From Hard Times: “I certainly, sir,” returned Mrs. Sparsit, with a dignity serenely mournful, “was familiar with the Italian Opera at a very early age.”

From Hard Times: “It is much to be regretted,” said Mrs. Sparsit, making her nose more Roman and her eyebrows more Coriolanian in the strength of her severity, “that the united masters allow of any such class-combinations.’

From Hard Times: “You will understand, Mr. Harthouse,” she returned, after some indecision: she had been more or less uncertain, and troubled throughout the conversation, and yet had in the main preserved her self-contained manner; “you will understand…” 

In his study of Dickens’ novels, Dickens and the Suspended Quotation (1981), Mark Lambert counted all the instances of suspended quotations in each of the novels. Lambert discovered that the number of suspended quotations Dickens used decrease over time in his later novels. Here are the number of suspended quotations in each novel:

Barnaby Rudge: 37.2

Old Curiosity Shop: 35.4

Oliver Twist: 31.2

Dombey and Son: 31

Martin Chuzzlewit: 30

Nicholas Nickleby: 28.8

David Copperfield: 25.6

Pickwick Papers: 24.4

Little Dorrit: 21.8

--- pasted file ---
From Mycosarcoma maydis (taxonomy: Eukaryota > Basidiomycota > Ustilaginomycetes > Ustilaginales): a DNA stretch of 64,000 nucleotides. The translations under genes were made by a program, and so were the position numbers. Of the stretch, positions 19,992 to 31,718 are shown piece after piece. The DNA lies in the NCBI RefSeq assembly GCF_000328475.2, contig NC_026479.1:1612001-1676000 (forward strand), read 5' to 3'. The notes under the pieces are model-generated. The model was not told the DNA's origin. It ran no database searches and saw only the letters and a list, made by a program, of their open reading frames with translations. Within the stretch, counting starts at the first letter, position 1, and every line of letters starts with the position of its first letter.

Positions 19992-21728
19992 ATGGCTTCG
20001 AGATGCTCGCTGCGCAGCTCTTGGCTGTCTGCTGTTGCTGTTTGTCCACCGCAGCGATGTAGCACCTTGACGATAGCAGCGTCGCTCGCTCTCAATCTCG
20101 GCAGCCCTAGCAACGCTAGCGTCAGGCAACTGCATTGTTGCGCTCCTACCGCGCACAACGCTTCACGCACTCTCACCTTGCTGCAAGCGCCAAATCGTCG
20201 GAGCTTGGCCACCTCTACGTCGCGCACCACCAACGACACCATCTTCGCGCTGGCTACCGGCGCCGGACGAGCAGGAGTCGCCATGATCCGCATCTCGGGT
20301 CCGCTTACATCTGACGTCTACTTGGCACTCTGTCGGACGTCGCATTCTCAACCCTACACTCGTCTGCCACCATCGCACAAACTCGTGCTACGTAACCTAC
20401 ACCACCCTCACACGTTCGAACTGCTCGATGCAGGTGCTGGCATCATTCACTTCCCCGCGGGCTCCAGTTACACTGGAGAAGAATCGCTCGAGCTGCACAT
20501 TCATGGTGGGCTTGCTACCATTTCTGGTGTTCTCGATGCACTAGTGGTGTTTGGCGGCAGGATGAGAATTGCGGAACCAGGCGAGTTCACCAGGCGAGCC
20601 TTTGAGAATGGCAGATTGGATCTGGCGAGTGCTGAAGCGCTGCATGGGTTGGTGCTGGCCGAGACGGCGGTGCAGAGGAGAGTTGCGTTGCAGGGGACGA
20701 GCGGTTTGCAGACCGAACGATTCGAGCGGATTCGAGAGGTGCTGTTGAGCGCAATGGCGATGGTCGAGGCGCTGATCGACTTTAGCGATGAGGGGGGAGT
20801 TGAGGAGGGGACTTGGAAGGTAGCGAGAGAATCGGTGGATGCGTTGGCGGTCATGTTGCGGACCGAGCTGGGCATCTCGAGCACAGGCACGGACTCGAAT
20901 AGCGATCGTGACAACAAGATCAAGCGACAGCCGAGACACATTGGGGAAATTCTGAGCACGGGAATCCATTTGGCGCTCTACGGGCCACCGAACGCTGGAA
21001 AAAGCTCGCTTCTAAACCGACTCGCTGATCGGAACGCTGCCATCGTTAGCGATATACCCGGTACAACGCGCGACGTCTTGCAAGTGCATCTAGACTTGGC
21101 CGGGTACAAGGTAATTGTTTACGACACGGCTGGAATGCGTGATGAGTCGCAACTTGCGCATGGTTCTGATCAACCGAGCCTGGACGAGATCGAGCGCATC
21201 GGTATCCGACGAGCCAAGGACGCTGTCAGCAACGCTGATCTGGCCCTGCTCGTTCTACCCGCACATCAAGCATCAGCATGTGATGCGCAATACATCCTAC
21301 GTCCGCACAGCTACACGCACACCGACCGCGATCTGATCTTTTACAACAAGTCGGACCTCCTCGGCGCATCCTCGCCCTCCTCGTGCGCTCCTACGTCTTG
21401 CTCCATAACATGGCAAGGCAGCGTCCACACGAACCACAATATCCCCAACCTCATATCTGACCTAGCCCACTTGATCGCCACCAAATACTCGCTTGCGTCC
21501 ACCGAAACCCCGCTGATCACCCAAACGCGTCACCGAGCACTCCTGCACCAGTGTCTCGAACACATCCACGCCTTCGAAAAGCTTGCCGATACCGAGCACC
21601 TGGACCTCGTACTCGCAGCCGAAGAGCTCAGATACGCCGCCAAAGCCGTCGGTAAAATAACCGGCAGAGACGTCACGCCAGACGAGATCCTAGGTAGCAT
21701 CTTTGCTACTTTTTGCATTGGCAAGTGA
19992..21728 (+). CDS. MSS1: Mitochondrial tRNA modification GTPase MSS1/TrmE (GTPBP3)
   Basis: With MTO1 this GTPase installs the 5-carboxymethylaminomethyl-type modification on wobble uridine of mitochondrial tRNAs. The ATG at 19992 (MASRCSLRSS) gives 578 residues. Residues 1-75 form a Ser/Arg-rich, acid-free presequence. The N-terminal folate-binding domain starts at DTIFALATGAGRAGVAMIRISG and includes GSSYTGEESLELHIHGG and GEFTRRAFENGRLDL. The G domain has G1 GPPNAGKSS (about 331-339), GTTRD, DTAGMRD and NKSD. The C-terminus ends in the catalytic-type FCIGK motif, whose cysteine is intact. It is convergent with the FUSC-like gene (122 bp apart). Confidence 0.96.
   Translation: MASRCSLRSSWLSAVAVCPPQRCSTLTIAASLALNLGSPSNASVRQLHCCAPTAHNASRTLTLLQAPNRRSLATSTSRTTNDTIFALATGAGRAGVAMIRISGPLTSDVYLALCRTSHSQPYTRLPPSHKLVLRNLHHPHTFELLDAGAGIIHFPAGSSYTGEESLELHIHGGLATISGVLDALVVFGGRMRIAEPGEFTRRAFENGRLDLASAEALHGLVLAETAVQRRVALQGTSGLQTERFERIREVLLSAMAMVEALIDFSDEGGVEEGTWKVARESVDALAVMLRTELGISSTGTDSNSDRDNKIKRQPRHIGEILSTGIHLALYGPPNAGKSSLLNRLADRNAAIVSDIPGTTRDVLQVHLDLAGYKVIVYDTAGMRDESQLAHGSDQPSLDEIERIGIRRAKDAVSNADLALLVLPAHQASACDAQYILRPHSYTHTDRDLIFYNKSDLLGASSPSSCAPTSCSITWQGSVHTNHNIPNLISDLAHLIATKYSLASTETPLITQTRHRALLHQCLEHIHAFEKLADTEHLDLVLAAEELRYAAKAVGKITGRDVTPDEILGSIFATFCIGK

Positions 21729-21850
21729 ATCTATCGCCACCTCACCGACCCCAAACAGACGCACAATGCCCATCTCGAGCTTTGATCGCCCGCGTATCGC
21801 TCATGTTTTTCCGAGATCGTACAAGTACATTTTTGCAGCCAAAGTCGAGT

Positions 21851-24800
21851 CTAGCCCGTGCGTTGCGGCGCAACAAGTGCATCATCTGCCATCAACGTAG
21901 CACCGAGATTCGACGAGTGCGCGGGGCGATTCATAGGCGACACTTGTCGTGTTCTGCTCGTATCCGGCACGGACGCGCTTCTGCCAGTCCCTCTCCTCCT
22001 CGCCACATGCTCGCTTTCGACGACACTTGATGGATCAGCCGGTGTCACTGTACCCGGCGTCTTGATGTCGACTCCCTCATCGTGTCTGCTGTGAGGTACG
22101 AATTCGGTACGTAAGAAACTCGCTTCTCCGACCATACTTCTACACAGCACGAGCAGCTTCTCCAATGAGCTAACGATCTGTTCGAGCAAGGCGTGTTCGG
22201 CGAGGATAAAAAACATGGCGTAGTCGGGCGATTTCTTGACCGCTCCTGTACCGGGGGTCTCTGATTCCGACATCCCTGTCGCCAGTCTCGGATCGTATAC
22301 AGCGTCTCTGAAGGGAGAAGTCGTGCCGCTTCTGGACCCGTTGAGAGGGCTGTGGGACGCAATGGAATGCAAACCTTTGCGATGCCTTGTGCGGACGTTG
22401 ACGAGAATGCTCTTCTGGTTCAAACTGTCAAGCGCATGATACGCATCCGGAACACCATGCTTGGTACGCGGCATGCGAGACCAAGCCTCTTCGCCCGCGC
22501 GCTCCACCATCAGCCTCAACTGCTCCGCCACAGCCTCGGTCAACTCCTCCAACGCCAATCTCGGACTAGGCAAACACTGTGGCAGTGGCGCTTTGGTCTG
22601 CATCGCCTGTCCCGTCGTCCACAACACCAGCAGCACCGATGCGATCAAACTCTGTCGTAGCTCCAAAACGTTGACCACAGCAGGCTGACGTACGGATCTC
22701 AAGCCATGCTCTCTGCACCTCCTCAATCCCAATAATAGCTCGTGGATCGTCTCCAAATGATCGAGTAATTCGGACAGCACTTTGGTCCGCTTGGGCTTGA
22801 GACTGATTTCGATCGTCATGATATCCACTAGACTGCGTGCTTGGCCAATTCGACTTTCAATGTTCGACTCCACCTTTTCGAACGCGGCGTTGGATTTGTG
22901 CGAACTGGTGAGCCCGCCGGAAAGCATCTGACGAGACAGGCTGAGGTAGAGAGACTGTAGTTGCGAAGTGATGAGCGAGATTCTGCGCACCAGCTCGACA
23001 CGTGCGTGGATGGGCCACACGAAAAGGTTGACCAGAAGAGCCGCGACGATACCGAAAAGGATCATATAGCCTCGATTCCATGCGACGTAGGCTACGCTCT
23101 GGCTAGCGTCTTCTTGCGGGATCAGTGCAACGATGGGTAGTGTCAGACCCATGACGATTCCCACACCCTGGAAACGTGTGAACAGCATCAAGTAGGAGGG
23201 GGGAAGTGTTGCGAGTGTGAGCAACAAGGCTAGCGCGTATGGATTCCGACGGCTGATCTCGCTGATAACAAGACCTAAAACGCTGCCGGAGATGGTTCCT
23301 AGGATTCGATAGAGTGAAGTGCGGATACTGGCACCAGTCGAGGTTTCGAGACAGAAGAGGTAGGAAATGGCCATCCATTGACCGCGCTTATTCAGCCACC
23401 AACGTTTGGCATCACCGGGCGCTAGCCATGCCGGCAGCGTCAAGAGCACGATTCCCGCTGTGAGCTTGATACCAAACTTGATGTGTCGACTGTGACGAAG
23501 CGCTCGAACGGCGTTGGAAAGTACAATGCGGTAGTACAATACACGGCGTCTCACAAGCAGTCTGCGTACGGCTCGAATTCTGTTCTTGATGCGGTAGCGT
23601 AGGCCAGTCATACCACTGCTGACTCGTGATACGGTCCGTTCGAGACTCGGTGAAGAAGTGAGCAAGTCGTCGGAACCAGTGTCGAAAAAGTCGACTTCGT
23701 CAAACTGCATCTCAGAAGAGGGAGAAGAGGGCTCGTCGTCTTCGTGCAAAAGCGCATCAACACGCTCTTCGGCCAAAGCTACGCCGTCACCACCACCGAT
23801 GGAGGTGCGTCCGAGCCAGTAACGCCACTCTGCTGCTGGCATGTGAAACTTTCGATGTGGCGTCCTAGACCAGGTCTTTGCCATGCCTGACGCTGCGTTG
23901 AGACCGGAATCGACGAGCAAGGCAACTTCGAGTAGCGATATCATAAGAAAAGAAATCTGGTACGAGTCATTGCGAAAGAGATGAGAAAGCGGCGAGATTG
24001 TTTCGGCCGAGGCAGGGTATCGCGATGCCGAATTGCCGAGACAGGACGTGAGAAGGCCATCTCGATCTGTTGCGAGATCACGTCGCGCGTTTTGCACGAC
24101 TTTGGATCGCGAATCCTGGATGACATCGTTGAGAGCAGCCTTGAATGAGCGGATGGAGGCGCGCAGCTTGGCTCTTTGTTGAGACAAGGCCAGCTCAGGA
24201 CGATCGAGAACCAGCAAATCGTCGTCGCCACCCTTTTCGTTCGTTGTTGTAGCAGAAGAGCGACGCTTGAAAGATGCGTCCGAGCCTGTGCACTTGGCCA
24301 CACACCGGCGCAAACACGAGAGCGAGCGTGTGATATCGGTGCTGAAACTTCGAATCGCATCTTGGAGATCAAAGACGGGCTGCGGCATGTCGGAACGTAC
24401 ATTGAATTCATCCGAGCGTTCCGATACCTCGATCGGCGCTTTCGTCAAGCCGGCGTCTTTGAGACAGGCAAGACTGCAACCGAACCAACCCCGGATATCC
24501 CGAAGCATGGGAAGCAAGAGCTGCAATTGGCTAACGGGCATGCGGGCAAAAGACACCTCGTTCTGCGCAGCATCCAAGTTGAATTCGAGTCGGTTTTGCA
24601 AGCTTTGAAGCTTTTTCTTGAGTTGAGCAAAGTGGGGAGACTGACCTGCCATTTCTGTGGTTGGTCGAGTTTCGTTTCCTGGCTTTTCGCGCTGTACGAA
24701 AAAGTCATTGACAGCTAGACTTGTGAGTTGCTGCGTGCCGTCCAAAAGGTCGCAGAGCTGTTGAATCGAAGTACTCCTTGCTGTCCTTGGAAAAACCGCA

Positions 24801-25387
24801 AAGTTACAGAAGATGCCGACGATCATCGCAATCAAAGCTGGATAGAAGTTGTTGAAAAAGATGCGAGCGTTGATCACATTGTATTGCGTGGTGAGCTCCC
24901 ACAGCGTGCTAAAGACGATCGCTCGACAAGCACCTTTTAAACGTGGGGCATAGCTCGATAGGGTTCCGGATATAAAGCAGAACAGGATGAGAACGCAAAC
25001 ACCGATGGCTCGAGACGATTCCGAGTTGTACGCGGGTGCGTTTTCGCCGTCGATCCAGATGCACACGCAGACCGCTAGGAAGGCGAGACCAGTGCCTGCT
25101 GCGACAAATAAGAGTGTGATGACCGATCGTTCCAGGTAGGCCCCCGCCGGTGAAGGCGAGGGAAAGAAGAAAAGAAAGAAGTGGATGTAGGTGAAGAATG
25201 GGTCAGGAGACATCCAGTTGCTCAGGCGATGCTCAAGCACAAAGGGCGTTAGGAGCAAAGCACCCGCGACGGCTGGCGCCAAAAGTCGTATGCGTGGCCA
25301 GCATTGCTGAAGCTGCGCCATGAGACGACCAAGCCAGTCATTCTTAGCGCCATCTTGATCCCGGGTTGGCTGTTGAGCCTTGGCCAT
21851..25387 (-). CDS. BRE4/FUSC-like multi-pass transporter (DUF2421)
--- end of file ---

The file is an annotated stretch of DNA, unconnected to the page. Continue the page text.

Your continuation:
Great Expectations: 21.3

Bleak House: 21

Hard Times: 20

Our Mutual Friend: 19

Tale of Two Cities: 17.4

Edwin Drood: 13.8

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Read related posts: Why Read Dickens?
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For further reading: Dickens and the Suspended Quotation by Mark Lambert
The Routledge Handbook of Stylistics by Michael Burke

Words You Didn’t Realize Were Named After People

alex atkins bookshelf wordsA word named after a person (real or fictional) is called an eponym (from the Greek eponumos, meaning “giving one’s name to someone or something”). Some are fairly obvious, such as sandwich (named after John Montagu, 4th Earl of Sandwich), quixotic (from Don Quixote by Miguel de Cervantes), or machiavellian (named after Niccolo Machiavelli). However, some eponyms have become so common, that the connection to the person has been lost over time. Here are some words you may not have realized are named after actual people.

boycott: named after Charles Boycott, a British land agent.

bowdlerize: named after English physician, philanthropist, and prude Thomas Bowdler.

decibel: named after Scottish scientist and inventor Alexander Graham Bell who invented the first practical telephone.

diesel: named after German inventor and mechanical engineer Rudolf Christian Karl Diesel.

dunce cap: named after 13th-century philosopher John Duns Scotus. A follower of Duns was known as a “dunce.”

gerrymandering: named after Elbridge Gerry, a governor of Massachusetts.